Noble Leslie DeVotie

Noble Leslie DeVotie (January 24, 1838 – February 12, 1861) was a Baptist minister, Confederate chaplain, and the lead founder of Sigma Alpha Epsilon, a national fraternity.

Noble Leslie DeVotie
Noble Leslie DeVotie.jpg
BornJanuary 24, 1838
DiedFebruary 12, 1861(1861-02-12) (aged 23)
Resting placeLinwood Cemetery
EducationPrinceton Theological Seminary
Alma materUniversity of Alabama
OccupationPastor
Parent(s)James H. DeVotie
Margaret Noble DeVotie
Military career
Allegiance Confederate States of America (1861)
Service/branch Confederate States Army
Years of service1861
RankChaplain
Historical marker about Noble Leslie DeVotie at Fort Morgan.

Early lifeEdit

Noble Leslie DeVotie was born on January 24, 1838 in Tuscaloosa, Alabama.[1][2] His father, Dr. James H. DeVotie, was the pastor of Siloam Baptist Church in Marion, Alabama and later the First Baptist Church of Columbus, Georgia.[1][2] His mother was Margaret Noble DeVotie.[1] He had a brother, Howard DeVotie.[2] DeVotie was baptized in the Baptist faith by his father at Siloam Baptist Church when he was eleven years old.[1]

DeVotie first attended Howard College, later known as Samford University, before transferring to the University of Alabama.[1] He graduated in 1856.[1] While there, he co-founded Sigma Alpha Epsilon at the age of eighteen.[2] He then studied Christian Theology at the Princeton Theological Seminary in Princeton, New Jersey for three years.[1]

CareerEdit

He was ordained as a Baptist pastor in Selma, Alabama in November 1859.[1] He served as pastor at the (now demolished) First Baptist Church of Selma, built in 1850 and located on the corner of Church Street and Alabama Avenue.[3]

In the lead up to the American Civil War as Abraham Lincoln became the President-Elect and the secession crisis occurred, he joined the Confederate States Army as a chaplain.[1] Many of his young male congregants had joined the CSA.[1] He was stationed at Fort Morgan near Mobile, where he pastored many of his former congregants.[1] He also pastored the Independent Blues and Governor's Guards, two Confederate companies from Selma.[1]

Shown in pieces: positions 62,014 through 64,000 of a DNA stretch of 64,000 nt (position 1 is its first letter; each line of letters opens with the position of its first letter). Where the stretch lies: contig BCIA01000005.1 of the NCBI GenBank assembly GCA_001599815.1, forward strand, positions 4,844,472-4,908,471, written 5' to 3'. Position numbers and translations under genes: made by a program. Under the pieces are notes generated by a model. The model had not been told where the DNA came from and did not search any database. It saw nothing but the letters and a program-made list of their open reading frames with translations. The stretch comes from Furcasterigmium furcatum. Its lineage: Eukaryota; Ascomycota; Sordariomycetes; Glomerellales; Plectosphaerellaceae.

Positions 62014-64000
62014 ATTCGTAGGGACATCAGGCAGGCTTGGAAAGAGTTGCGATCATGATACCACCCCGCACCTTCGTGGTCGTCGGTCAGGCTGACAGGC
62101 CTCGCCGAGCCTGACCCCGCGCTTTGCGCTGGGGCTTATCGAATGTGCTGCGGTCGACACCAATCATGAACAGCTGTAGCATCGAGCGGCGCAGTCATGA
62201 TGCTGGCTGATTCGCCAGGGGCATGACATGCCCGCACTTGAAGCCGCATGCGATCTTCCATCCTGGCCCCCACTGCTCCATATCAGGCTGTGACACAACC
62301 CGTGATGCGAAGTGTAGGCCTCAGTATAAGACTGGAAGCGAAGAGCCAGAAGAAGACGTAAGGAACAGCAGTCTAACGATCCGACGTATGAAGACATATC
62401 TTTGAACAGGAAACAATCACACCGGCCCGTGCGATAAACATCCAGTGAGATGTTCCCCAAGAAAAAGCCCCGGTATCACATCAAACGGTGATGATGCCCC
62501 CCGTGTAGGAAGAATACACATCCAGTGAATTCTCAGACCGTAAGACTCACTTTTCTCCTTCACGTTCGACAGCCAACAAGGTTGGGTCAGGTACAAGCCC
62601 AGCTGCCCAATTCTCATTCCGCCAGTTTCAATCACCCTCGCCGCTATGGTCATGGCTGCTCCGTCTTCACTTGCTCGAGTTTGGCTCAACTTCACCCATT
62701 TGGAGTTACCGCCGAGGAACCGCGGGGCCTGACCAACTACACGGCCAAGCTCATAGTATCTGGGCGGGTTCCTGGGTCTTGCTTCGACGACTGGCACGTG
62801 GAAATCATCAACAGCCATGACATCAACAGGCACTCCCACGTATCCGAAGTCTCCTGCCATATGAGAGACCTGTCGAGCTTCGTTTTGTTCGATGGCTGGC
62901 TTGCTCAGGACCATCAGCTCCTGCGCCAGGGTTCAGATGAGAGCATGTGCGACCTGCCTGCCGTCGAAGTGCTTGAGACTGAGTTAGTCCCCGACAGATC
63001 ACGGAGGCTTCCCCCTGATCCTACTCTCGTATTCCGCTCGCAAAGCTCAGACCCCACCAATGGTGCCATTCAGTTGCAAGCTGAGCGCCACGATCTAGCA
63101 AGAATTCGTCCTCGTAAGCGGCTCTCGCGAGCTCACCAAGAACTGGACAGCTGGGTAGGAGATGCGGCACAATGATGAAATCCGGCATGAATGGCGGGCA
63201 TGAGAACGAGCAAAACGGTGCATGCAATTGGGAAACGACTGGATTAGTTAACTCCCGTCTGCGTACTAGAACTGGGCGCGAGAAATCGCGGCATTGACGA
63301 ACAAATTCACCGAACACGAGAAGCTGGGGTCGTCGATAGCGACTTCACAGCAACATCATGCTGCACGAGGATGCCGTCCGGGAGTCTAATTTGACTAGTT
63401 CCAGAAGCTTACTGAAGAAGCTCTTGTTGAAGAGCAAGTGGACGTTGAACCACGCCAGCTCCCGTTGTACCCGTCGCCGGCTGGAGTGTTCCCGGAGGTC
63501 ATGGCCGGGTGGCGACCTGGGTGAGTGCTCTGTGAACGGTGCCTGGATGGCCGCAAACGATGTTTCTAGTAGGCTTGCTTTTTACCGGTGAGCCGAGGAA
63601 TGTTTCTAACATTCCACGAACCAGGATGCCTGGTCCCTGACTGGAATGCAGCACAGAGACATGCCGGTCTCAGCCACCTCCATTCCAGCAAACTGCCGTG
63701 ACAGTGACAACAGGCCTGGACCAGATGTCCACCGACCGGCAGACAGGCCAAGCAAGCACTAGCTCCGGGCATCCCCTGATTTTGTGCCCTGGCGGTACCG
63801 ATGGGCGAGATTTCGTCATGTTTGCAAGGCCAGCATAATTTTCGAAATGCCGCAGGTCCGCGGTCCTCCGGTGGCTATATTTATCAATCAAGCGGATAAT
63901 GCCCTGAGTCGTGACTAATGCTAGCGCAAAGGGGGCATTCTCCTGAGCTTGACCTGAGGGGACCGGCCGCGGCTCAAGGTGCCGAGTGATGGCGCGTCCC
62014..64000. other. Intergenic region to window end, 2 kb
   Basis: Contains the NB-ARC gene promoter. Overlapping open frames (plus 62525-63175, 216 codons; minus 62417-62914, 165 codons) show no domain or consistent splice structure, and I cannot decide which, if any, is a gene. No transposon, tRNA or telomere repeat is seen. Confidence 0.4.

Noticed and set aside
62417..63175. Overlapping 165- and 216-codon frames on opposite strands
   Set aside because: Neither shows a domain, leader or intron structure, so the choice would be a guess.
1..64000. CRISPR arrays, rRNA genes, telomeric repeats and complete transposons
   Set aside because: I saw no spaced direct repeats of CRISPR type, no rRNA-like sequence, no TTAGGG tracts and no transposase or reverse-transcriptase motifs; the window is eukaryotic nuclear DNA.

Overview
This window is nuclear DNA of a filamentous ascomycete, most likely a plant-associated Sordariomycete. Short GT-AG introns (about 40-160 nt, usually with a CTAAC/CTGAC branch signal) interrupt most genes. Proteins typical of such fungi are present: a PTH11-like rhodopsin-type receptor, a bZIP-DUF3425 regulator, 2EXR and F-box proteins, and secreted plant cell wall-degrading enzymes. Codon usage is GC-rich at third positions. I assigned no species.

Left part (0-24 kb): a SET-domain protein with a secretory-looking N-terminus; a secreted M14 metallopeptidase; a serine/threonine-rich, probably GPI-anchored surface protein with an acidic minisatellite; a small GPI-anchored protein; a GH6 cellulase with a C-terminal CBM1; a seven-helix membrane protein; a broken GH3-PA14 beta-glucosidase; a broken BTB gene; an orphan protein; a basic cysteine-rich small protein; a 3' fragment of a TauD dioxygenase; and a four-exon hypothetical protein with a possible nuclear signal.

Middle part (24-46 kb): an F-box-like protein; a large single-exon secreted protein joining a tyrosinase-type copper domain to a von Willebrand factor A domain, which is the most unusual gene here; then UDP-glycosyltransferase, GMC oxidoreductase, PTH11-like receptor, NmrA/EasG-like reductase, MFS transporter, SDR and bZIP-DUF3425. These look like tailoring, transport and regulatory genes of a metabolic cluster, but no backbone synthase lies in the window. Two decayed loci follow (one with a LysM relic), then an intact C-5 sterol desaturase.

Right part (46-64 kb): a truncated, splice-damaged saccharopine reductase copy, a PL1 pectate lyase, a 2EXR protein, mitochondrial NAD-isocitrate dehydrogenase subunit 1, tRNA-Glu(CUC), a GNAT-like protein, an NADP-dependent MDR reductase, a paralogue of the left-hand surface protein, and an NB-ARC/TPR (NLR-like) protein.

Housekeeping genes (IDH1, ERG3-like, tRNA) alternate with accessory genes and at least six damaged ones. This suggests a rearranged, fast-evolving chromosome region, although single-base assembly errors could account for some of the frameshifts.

DeathEdit

He drowned on February 12, 1861.[1] As he was about to board a steamer at Fort Morgan, he made a misstep and drowned.[1] He was buried at Linwood Cemetery in Columbus, Georgia.[2][4] His funeral was conducted by Isaac T. Tichenor,[5] with a sermon by Basil Manly, Sr..[1]

ReferencesEdit

  1. ^ a b c d e f g h i j k l m n o Boykin, Samuel (1881). History of the Baptist Denomination in Georgia. 2. Atlanta, Georgia: Jas P. Harrison & Co. pp. 191–193. ISBN 9781579789145. OCLC 244107338.
  2. ^ a b c d e Linda J. Kennedy, Mary Jane Galer, Historic Linwood Cemetery, Mount Pleasant, South Carolina: Arcadia Publishing, 2004, p. 93 [1]
  3. ^ Selma, Alabama: Historic Churches of Selma Prior to 1925, p. 21
  4. ^ Linwood Cemetery: Notable residents
  5. ^ Daniel J. McDonough, Kenneth W. Noe, Politics and Culture of the Civil War Era: Essays in Honor of Robert W. Johannsen, Selinsgrove, Pennsylvania: Susquehanna University Press, 2006, p. 244 [2]